The answer is Tai no henko. O'sensei added that, essentially invented it. This never existed in the old style aikijitsu, if they use it now, its because they stole it from aikido. O'sensei was fond of saying that every single technique in aikido uses tai no henko, or, at least its essential action, the circular turn. I also believe that he 100% took this move from Japanese sword styles, not chinese styles, as some have suggested.
I'm not inclined to think that Sagawa (who practiced tai no henko in a slightly different form) would steal anything from Ueshiba, if only because of Sagawa's massive ego and his dislike for Ueshiba. Kodokai also has a kind of tai no henko.

What's your reason for thinking that it didn't exist in Daito-ryu?

I don't he think he took anything from from Chinese styles either - or rather I think that the Chinese training paradigm entered Japan from China a long time before Ueshiba and that the received the Chinese paradigm from Japanese sources.

Best,

Chris

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Old 03-12-2012, 07:57 PM   #69
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Re: Non-Aikido thoughts and considerations

I also worked out with Sato, doshu of a branch of aikijitsu, I'm just repeating his view.
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Old 03-12-2012, 08:01 PM   #70
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Re: Non-Aikido thoughts and considerations

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Ike Spenser wrote: View Post
I also worked out with Sato, doshu of a branch of aikijitsu, I'm just repeating his view.
Sato Kinbei? Never met him, but I'm given to believe that he's a little bit "out in left field" as far as the other Daito-ryu folks are concerned.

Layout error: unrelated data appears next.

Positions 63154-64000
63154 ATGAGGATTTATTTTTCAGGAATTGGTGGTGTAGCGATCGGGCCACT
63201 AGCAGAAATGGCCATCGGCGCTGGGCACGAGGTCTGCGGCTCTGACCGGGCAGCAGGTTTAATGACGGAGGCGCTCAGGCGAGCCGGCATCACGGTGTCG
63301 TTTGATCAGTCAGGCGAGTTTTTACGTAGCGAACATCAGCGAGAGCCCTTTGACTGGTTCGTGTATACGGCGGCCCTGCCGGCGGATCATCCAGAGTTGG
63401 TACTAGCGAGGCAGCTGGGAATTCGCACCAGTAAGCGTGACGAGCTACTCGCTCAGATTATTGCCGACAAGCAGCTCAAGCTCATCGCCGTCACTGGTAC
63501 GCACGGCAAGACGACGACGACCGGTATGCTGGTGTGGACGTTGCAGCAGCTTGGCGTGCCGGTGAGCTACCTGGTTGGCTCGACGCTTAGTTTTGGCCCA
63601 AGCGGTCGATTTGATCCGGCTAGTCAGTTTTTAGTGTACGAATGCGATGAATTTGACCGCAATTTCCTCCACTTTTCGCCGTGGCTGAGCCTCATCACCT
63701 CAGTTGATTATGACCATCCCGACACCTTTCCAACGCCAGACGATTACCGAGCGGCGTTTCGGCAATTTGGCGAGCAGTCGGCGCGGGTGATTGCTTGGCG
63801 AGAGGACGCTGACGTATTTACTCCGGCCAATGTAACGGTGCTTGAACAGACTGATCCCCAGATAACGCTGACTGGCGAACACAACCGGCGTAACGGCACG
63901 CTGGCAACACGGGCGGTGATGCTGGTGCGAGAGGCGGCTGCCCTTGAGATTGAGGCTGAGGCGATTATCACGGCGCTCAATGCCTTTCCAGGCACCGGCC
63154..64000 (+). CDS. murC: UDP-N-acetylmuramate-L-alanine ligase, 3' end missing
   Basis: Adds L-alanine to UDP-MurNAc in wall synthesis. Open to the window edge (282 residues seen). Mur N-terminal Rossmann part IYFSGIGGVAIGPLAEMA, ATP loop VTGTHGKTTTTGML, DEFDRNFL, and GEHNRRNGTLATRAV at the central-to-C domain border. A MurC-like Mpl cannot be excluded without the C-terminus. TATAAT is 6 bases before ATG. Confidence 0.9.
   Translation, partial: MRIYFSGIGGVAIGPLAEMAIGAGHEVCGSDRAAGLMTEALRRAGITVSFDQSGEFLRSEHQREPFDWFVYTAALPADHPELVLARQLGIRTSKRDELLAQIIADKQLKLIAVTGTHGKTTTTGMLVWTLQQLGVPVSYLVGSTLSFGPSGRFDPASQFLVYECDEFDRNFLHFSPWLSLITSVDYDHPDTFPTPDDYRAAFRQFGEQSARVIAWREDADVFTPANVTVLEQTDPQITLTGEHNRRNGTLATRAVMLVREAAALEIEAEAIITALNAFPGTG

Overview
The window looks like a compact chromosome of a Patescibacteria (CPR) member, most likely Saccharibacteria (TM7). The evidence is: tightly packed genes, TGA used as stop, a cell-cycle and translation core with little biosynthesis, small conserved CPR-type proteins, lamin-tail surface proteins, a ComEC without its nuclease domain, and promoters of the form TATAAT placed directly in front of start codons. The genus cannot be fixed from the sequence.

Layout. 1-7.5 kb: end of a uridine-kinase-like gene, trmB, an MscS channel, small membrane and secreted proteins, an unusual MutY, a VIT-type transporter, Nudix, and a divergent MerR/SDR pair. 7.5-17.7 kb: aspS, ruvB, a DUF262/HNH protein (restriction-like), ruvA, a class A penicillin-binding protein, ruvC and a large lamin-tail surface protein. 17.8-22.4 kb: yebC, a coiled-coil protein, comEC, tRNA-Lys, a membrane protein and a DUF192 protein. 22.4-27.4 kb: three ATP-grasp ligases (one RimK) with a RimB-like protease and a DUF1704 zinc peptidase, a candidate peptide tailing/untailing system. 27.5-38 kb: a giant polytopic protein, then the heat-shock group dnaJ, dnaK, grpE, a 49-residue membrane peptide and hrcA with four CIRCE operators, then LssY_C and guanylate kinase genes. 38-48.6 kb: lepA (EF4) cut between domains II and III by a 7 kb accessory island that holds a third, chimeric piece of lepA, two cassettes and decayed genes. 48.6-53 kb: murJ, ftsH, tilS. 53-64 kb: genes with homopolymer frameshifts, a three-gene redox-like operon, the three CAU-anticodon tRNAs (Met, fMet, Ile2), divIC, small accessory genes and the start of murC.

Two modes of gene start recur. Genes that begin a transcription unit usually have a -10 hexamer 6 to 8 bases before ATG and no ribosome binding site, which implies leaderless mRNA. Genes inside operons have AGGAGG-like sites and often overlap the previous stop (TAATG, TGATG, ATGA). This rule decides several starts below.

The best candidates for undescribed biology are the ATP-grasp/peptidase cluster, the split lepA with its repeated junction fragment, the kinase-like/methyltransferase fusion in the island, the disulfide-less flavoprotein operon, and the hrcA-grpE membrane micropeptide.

Love to hear more about him though...

Best,

Chris

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Old 03-13-2012, 10:46 AM   #71
Ellis Amdur
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Re: Non-Aikido thoughts and considerations

Sorry, jumping in late here, but I recently noticed something some will find - perhaps - a little amusing, given the discussion about names of Daito-ryu and who made aikido and all of that.

In a recent post by Stan Pranin over at Aikido Journal (sorry, don't have the link), he wrote that O-sensei rarely called what he did "aikido." Rather, he generally referred to it as "aiki."

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Old 06-25-2012, 04:47 PM   #72
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Re: Non-Aikido thoughts and considerations

Its all too simple for me. I accept the change in my Aikido every time I enter the Dojo. Its my Universe and I hold it in the palm of my hand at every moment. Aiki is not for one person nor is it for all people. Aiki is for you. You have nothing more to do but enhance and express.
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Old 09-04-2012, 11:31 PM   #73
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Re: Non-Aikido thoughts and considerations

Quote:
Mark Murray wrote: View Post
Hi Allen,

Did you open the can of worms on purpose?

Let me start by drawing a picture using sports cars and drag racing. Imagine that we have Morihei Ueshiba's car there on the drag strip. When you open the hood, you find an amazingly powerful engine. The car itself is sleek, rounded, has no sharp edges, but is painted with some very detailed, almost 3D type paint such that the car seems to float in the air. When other people race against this car, they lose. Badly. The car looks as part of the natural world as it floats quickly down the strip. Other cars leave rubber marks, exhaust fumes, and have loud noises, but Ueshiba's car does not.